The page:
EYP2040: young people at the heart of regeneration

Young people’s neighbourhoods matter to them, as numerous studies have revealed. But regeneration programmes often fail to engage effectively with them and young people are left having had little or no impact on the proposals.

Urban Regeneration
  • 20 Aug 2019
  • by
  • Lendlease Author Better Places

At Euston, we have set out to do things differently. Lendlease is engaging with young people on their own terms and in ways that are most useful and effective for them. At the heart of this project is an ambition for young people to design a youth engagement programme that can reach out to people their own age in their own neighbourhood. This is combined with a combination of listening, training and analysis that gives young people real influence as well as providing a model for anyone working in youth engagement on any regeneration site.  

EYP2040, short for Euston Youth Panel 2040, was the platform that allowed them to do just that. Over four sessions, a group of twenty young people aged 14-20 years old took part. They took their role seriously, getting involved in design training and sharing their lived experience of the area. They were paid for their time as a way to respect their expertise, motivate attendance and allow us to work hard as equals to a common brief. They were also ably supported by youth workers from four local youth organisations who were introduced to the project before it commenced and helped to design the programme.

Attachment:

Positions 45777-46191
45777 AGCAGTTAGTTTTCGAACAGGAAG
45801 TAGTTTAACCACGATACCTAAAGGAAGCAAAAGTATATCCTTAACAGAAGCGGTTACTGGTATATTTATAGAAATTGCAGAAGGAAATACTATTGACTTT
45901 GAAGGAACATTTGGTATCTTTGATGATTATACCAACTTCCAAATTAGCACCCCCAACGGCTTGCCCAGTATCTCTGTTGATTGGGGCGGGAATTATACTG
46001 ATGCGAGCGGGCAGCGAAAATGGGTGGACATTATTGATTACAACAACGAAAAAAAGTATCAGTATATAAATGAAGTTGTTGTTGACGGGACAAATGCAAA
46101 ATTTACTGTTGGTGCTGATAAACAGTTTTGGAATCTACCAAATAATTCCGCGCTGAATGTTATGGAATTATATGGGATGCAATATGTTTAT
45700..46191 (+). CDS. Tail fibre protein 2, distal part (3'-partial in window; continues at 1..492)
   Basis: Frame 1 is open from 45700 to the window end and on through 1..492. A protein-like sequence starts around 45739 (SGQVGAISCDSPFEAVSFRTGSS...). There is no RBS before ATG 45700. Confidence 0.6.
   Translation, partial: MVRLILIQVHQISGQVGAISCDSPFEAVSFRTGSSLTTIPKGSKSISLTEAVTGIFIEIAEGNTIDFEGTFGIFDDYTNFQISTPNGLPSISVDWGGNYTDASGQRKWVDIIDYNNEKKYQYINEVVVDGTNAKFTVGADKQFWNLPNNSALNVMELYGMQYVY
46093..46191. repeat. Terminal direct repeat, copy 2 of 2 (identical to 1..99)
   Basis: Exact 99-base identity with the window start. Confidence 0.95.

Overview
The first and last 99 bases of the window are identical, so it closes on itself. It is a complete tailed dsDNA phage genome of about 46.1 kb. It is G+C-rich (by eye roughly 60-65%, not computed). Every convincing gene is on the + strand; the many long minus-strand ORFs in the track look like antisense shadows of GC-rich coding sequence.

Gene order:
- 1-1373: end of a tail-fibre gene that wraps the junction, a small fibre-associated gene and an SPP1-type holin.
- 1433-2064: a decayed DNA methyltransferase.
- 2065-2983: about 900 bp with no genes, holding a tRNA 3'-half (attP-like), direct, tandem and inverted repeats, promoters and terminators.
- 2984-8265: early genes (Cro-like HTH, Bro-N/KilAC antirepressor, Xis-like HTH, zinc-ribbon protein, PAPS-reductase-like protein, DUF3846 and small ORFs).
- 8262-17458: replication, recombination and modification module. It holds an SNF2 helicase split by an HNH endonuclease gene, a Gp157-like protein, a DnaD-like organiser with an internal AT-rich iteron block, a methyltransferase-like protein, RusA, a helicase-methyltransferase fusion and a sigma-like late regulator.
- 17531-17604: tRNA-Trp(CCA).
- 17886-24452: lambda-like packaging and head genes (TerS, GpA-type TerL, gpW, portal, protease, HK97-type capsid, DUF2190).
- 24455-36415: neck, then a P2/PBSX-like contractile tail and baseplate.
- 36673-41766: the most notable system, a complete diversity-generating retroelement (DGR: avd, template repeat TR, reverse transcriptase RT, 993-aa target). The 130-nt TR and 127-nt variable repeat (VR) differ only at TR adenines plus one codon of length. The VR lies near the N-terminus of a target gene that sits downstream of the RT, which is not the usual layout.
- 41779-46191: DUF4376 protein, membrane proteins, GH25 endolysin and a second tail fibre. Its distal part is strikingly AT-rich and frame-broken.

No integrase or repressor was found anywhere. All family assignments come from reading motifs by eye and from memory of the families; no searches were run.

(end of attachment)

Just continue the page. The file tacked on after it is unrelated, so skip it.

The redevelopment of Euston itself is a generational project in an area where young people make up more than a third of the local population. They have particular insights and know their neighbourhoods very well. 

We have heard young people gradually reveal their desire for space where they can freely choose what they do - and feel safe doing so. They welcome the presence of adults in their world. They tell you of their fears about knife crime but also their frustration that spaces become unavailable and unsafe after dark. 

The full report demonstrates how young people are able to communicate effectively with a professional team, engage in complex urban analysis and potentially have a meaningful impact on large-scale masterplanning. Designers and developers alike can learn from these findings to build a better future.

Urban Regeneration